Please read the Introduction first. Then continue reading each piece in order.
Click on the following titles to be magically transported to each piece of the triptych.
- “Beauty and the Beastess” 3. “Beauty’s Beginning”
2. BEAST’S BEAUTY
Once upon a time, there was an extremely handsome young man who lived in a village at the foot of a mountain. It was generally a peaceful village, whose residents laughed, loved, celebrated, broke each others’ hearts, worked, played, buried and mourned their dead, helped each other when they could, and tried to live as comfortably as possible.
All the while, the mountain watched over their lives, changing with the seasons and growing over time. The mountain was home to lots of trees, bushes, flowers, herbs, deer, squirrels, rabbits, skunks, birds, goats, mice, and bears though not many of those, and they’d be more afraid of you than you would be of them.
Near the top of the mountain, just below the clouds, there was a cabin made from some of the trees that grew there, and quite grown over with moss. Inside was a small living room, cozily furnished with a big stuffed chair and footstool, a big stuffed bookcase, a small table and a great stone fireplace. It also had a small kitchen with several iron pots, its own fireplace, and a window overlooking the glade outside. Tucked behind the kitchen was a tiny room containing a sink and a large tub, which flowed with clean, hot water at the turn of a nozzle, and a small porcelain seat in which one could do what one must and flush away the result in a trice. This last is noteworthy because in the village down at the foot of the mountain, the residents were still visiting the backyard whenever ablutions became necessary, which was most inconvenient during the long, cold winters.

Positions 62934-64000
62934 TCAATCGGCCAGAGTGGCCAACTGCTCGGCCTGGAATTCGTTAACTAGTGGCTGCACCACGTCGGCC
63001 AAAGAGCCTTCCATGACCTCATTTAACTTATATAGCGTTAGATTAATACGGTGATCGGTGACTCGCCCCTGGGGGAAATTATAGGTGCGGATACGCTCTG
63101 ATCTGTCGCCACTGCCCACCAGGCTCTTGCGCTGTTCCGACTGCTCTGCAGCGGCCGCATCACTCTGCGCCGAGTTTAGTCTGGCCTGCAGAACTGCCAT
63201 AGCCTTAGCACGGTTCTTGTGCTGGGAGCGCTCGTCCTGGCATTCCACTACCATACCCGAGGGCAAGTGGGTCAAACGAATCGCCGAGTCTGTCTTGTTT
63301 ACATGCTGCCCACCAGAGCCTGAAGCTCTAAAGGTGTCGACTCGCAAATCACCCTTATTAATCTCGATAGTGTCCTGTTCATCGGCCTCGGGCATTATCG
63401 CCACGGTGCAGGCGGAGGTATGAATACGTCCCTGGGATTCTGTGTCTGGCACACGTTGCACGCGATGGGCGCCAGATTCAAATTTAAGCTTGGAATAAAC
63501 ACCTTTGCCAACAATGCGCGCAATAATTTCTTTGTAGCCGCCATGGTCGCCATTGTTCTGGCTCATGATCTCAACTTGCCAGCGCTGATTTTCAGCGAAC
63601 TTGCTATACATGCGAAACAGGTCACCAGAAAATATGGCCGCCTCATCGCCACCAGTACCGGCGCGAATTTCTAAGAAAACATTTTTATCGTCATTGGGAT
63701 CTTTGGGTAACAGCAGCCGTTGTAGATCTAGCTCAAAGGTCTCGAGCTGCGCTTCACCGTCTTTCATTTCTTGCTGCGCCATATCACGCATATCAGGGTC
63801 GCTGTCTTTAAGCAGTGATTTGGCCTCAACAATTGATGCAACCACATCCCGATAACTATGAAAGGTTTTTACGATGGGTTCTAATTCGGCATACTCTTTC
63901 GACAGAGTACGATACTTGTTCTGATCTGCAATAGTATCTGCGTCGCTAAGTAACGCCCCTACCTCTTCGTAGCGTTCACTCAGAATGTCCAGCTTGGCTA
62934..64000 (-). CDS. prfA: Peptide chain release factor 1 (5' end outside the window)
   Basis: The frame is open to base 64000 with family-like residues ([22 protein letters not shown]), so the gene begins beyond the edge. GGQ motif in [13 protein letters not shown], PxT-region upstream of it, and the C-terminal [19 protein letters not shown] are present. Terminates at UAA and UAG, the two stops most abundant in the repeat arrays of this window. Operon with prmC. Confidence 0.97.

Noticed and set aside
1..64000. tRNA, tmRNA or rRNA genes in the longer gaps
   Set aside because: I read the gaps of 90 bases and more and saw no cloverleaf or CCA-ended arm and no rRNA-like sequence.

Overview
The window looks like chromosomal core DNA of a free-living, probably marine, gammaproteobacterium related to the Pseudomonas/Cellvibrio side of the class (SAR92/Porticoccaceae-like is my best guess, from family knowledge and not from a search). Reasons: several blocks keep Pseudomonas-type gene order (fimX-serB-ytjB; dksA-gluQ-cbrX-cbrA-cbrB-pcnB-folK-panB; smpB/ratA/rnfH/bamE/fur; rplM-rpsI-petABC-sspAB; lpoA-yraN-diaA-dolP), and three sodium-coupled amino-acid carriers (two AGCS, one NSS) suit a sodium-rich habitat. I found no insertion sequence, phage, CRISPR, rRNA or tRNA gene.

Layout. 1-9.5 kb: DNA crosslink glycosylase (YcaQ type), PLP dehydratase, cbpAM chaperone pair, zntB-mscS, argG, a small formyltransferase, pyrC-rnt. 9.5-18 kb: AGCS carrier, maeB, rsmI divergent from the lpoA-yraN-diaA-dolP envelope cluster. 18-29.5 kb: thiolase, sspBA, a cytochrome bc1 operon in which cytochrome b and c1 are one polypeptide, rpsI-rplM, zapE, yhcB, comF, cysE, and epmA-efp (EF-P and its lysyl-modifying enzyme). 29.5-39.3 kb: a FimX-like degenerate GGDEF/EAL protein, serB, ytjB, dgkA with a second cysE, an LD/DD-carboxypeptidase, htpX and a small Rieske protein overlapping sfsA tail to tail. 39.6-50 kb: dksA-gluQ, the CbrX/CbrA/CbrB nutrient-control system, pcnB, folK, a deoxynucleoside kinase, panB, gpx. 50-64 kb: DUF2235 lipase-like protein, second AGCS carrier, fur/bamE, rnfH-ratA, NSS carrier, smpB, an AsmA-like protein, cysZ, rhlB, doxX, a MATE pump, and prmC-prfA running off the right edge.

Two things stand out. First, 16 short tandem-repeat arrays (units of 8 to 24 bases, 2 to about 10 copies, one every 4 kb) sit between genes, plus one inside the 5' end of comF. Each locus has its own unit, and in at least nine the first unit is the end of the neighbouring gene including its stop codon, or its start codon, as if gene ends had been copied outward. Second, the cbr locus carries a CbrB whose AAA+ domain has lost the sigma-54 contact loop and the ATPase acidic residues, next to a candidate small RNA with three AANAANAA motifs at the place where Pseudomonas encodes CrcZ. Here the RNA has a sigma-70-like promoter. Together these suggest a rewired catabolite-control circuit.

The cabin had an upstairs as well, with two small bedrooms, each with its own fireplace, bookcase, feather bed and lots of warm down blankets, necessary to endure winters on the mountain.
As comfortable as the cabin was in itself, however, its most extraordinary feature was outside, just behind it. Where the residents of the village below had outhouses, the smells of which wafted into their open windows during the hot summers, behind the cabin stood a large, old tree, around which a narrow but sturdy stair wound, leading up, up into its boughs where sat nestled a treehouse built of the same wood as the cabin, grown over with the same moss and therefore difficult to see unless one knew to look for it.
Inside the treehouse were more bookshelves, overflowing with books, a largish telescope, and a smallish laboratory with vials and tubes and jars and dishes containing strange mixtures. From this vantage point, the resident of the cottage could see the valley below, the mountains to the west, and the plains and river and forests between them.
It was in this canopy-ensconced perch that she read her books, mixed her herbs, drew her plans, and watched the world below.
In good weather, every few months, she would rise in the dark hours of the morning, gather some jars and vials, some books and drawings, and packing them tightly to her back, she would make her way down the mountain, passing through the village before the sunrise, on her way to the town across the river. There she would buy supplies and meet with a group of wise people to discuss ways of making life even more comfortable for themselves, for the people in the town, the small village, and for you and me.
It was a solitary life, and quite a satisfactory one for the woman who lived atop the mountain.
At the foot of the mountain, the handsome man lived a life which could hardly be described as solitary. He was personable and outgoing, with an infectious laugh that drew both women and men toward him, eager to bask in the glow of his company.